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Archives of Endocrinology and Metabolism

Print version ISSN 2359-3997On-line version ISSN 2359-4292

Abstract

RODRIGUES, Mariana Gonçalves et al. Substernal goiter and laryngopharyngeal reflux. Arch. Endocrinol. Metab. [online]. 2017, vol.61, n.4, pp.348-353.  Epub June 26, 2017. ISSN 2359-4292.  https://doi.org/10.1590/2359-3997000000266.

Objective

This study aims to compare the prevalence of laryngopharyngeal reflux signs between two groups of patients undergoing thyroidectomy for voluminous goiter: substernal goiters and voluminous cervical goiter without thoracic extension.

Subjects and methods

A retrospective case-control study was performed with data retrieved of the charts of the patients submitted to thyroidectomies occurred at a tertiary care center (Head and Neck Surgery Department, University of São Paulo Medical School) between 2010 and 2014. The selected thyroidectomies were allocated in two groups for study: patients with substernal goiters and patients with voluminous cervical goiter without thoracic extension. Cervical goiters were selected by ultrasonography mensuration. Clinical criterion was used to define substernal goiter.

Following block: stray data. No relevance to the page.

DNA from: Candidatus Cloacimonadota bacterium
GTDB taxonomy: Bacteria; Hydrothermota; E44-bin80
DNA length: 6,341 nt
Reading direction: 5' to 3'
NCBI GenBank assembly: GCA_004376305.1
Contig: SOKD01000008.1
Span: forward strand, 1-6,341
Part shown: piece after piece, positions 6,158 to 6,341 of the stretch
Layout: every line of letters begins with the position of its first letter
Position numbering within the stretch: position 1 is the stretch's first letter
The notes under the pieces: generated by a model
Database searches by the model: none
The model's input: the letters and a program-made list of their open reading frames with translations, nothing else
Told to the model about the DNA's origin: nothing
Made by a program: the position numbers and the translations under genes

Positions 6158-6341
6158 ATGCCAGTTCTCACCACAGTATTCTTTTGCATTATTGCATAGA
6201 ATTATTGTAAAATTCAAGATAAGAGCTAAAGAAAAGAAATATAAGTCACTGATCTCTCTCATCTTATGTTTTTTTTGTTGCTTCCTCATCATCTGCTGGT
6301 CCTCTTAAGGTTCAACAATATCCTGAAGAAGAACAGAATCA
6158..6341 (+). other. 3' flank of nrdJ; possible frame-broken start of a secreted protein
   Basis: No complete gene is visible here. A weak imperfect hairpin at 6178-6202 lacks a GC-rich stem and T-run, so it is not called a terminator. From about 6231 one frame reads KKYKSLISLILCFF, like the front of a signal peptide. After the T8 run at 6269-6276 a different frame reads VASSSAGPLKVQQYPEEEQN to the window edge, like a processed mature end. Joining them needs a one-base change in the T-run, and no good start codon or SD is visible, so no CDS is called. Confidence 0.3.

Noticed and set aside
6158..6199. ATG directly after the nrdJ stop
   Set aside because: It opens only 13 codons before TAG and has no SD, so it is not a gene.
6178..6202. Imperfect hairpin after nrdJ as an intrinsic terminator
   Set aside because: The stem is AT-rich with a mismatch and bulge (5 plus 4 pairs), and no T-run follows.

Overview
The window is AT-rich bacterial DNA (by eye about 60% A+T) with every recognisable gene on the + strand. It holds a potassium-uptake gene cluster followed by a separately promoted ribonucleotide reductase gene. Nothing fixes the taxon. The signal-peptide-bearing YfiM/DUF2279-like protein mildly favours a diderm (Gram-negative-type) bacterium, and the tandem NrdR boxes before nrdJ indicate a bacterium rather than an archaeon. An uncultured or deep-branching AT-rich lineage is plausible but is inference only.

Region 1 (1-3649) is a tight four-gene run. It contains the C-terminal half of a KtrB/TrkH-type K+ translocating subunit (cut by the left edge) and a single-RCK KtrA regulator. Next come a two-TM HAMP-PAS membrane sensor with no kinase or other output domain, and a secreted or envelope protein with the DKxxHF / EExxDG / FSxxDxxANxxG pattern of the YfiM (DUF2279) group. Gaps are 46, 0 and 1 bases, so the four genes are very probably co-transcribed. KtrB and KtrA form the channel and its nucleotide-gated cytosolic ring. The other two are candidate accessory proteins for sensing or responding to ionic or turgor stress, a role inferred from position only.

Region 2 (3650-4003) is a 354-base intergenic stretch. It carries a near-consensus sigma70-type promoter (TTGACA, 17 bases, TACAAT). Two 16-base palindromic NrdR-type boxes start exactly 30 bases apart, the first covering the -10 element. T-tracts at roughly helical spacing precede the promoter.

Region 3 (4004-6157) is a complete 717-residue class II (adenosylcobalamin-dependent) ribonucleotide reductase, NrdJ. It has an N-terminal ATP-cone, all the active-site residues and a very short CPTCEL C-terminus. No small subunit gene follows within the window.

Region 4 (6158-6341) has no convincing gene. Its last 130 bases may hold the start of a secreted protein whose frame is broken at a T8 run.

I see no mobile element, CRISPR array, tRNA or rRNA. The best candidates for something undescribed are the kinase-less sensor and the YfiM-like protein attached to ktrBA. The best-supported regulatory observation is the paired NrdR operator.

Results

The average thyroid volume in patients with substernal goiter was significantly greater than the average volume in patients with only cervical goiter (p < 0.001). The prevalence of signs of reflux laryngitis at laryngoscopy was significantly greater in substernal goiter patients (p = 0.036). Moreover, substernal goiter was considered as the unique independent variable for high reflux laryngitis signs at laryngoscopy (OR = 2.75; CI95%: 1.05-7.20; p = 0.039) when compared to only cervical goiter patients.

Conclusion

This study shows a significant association between substernal goiters and signs of laryngopharyngeal reflux at preoperative laryngoscopy. Therefore, when compared with voluminous cervical goiters, the substernal goiters increase the chance of reflux laryngitis signs in patients.

Keywords : Substernal goiter; intrathoracic goiter; laryngopharyngeal reflux; gastroesophageal reflux; laryngitis.

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